Chapter 10: Teams and Team Building: How to Work Effectively with Others
A small group (ideally 6 to 10 individuals) whose members share a common purpose, hold themselves individually and collectively responsible for goals, and have complementary skills and agreed-on processes for working together.
A leader who tends to make decisions without input from others.
A leader who seeks input and then either makes a decision or engages the group in collective decision making.
A leader who remains at a distance from the decision-making process, allowing the group to make decisions without leadership intervention.
Bruce Tuckman’s model of group development
A model of group development that includes five sequential stages: forming, storming, norming, performing, and adjourning.
The first stage of group development during which members start to get to know one another, are polite and friendly, avoid conflict, and seek common ground.
The second stage of group development, which is characterized by disagreements about how to work together, bids for power, and conflict with leaders.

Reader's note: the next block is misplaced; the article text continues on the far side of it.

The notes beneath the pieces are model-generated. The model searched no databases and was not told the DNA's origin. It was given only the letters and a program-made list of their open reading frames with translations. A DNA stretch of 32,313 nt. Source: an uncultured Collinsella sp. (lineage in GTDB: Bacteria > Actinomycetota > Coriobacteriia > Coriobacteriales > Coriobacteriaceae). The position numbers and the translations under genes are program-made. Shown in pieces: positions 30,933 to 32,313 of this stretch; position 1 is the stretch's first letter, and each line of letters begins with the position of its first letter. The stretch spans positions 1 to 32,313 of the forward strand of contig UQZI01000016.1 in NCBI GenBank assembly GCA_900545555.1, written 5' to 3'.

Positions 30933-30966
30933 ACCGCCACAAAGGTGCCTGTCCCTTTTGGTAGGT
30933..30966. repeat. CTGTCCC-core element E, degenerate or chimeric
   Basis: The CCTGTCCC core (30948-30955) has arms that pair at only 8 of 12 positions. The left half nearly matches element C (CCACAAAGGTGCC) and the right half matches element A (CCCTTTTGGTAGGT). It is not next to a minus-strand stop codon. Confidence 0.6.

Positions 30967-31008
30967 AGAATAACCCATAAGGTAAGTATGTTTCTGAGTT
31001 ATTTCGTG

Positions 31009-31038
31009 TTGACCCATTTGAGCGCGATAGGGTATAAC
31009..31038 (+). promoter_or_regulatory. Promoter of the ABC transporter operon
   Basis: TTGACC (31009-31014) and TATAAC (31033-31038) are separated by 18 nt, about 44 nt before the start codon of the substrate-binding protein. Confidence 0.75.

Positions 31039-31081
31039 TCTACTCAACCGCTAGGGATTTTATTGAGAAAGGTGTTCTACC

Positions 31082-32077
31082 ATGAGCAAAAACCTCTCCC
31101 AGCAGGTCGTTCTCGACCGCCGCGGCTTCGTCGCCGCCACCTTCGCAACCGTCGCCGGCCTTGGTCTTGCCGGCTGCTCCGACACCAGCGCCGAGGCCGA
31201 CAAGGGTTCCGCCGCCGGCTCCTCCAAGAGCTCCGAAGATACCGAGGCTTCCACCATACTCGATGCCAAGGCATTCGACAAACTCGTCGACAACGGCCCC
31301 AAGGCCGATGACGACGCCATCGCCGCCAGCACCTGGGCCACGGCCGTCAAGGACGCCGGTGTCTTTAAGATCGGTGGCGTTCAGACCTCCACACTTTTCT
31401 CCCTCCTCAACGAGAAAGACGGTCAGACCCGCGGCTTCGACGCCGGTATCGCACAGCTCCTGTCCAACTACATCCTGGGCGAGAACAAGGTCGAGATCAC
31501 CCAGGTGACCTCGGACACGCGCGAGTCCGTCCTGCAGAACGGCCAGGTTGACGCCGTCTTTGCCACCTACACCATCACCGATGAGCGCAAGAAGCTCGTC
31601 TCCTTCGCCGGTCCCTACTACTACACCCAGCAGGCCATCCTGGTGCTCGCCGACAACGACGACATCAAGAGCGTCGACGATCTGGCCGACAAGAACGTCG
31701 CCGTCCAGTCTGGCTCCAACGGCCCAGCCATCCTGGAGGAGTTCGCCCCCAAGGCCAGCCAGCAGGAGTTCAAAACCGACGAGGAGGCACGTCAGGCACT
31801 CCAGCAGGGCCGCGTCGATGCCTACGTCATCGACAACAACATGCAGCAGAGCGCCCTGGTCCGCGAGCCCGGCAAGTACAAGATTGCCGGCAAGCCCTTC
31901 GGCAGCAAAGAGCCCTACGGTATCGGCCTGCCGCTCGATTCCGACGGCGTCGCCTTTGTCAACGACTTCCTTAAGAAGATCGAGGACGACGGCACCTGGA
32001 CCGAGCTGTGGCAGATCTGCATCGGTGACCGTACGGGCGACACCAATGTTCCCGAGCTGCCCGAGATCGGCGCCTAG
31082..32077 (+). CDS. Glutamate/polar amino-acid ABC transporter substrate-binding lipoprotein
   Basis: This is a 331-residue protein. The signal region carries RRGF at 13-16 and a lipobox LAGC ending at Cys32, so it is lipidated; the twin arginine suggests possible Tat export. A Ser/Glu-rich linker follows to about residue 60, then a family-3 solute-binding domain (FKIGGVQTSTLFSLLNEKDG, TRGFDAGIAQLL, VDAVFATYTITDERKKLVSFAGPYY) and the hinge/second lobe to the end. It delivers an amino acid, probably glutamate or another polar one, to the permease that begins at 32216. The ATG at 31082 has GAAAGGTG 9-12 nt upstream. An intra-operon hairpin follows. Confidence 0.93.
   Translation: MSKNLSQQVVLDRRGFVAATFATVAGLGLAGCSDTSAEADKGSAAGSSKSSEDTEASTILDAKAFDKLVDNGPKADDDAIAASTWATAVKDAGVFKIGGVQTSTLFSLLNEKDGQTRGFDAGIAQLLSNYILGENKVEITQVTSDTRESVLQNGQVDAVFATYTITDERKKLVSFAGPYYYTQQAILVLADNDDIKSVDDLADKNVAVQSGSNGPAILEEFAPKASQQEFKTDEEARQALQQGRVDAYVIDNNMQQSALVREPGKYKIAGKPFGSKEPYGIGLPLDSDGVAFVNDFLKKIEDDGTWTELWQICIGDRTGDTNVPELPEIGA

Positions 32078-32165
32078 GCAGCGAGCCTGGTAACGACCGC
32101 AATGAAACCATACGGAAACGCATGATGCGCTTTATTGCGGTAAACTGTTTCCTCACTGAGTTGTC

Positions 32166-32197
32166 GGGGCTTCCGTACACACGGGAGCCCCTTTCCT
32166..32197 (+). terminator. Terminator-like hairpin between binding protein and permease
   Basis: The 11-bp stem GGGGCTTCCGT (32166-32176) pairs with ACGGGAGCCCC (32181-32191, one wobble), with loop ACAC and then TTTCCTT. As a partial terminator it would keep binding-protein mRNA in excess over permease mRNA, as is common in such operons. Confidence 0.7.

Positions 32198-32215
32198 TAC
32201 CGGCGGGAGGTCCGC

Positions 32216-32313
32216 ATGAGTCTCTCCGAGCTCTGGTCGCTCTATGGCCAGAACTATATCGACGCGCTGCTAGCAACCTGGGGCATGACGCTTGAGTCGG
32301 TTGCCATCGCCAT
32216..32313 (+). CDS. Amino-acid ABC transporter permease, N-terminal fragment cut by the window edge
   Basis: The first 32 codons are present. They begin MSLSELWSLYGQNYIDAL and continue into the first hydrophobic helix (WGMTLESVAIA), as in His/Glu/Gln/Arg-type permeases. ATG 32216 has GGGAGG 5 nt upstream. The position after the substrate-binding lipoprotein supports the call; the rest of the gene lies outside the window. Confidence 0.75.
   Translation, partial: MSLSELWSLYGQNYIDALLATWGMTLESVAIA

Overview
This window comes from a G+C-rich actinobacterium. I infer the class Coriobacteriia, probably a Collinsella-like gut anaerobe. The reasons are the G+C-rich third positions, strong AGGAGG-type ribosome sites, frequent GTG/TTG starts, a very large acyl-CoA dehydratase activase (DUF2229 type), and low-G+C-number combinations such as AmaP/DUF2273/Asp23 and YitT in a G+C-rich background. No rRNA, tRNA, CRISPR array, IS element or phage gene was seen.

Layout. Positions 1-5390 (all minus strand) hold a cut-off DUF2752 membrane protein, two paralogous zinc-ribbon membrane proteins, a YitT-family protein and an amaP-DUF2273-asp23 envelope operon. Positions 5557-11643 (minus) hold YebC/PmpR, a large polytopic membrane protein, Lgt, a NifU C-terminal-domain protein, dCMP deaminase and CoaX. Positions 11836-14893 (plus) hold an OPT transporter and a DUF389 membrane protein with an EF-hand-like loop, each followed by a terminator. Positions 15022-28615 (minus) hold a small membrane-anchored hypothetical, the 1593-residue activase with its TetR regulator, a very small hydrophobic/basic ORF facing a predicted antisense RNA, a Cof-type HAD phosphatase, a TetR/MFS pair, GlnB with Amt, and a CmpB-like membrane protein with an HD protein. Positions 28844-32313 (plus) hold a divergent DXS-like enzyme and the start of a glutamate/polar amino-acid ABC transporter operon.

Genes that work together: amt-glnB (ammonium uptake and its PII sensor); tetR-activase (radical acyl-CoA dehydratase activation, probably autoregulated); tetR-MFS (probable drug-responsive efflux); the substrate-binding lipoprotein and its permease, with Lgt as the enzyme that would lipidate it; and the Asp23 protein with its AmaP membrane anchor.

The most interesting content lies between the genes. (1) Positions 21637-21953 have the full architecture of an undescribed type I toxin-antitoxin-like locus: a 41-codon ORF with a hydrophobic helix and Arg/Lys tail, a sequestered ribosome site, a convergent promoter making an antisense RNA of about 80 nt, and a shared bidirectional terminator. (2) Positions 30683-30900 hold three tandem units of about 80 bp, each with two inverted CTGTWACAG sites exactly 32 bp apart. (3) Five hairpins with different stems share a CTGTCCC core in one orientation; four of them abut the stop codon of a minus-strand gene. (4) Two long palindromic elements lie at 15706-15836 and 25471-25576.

The third stage of group development, when the group agrees common “rules” of behavior for members (group norms), who does what (group roles), and how best to work together.
Informal but powerful standards that guide group members’ behavior.
Shared expectations among members about who does what.
The fourth stage of group development, during which the group channels energy into task rather than into building relationships, resolving conflicts, or deciding how to work together.
The fifth stage of group development during which the group finishes its tasks and decides or is forced to dissolve membership.
Susan Wheelan’s integrated model of group development
A model of group development that shows how group progress through five sequential stages: dependency and inclusion, conflict and counter-dependence, trust and structure, productivity and work, and termination.
A system in which people are granted power, responsibility, and roles because of superior intellect, talent, and competencies.
Self-directed work teams
Teams in which there is no formally designated leader and members organize their own activities.
A team that performs beyond “all reasonable expectations,” as compared with other teams in similar situations.
“A collective pattern of defensive avoidance that leads people to adopt a singular view even when there is evidence to the contrary.”
Involves allowing or encouraging differences of opinions among team members in order to yield better group outcomes.
Involves aggression, personal attacks, or ways of expressing differences that undermine the group success.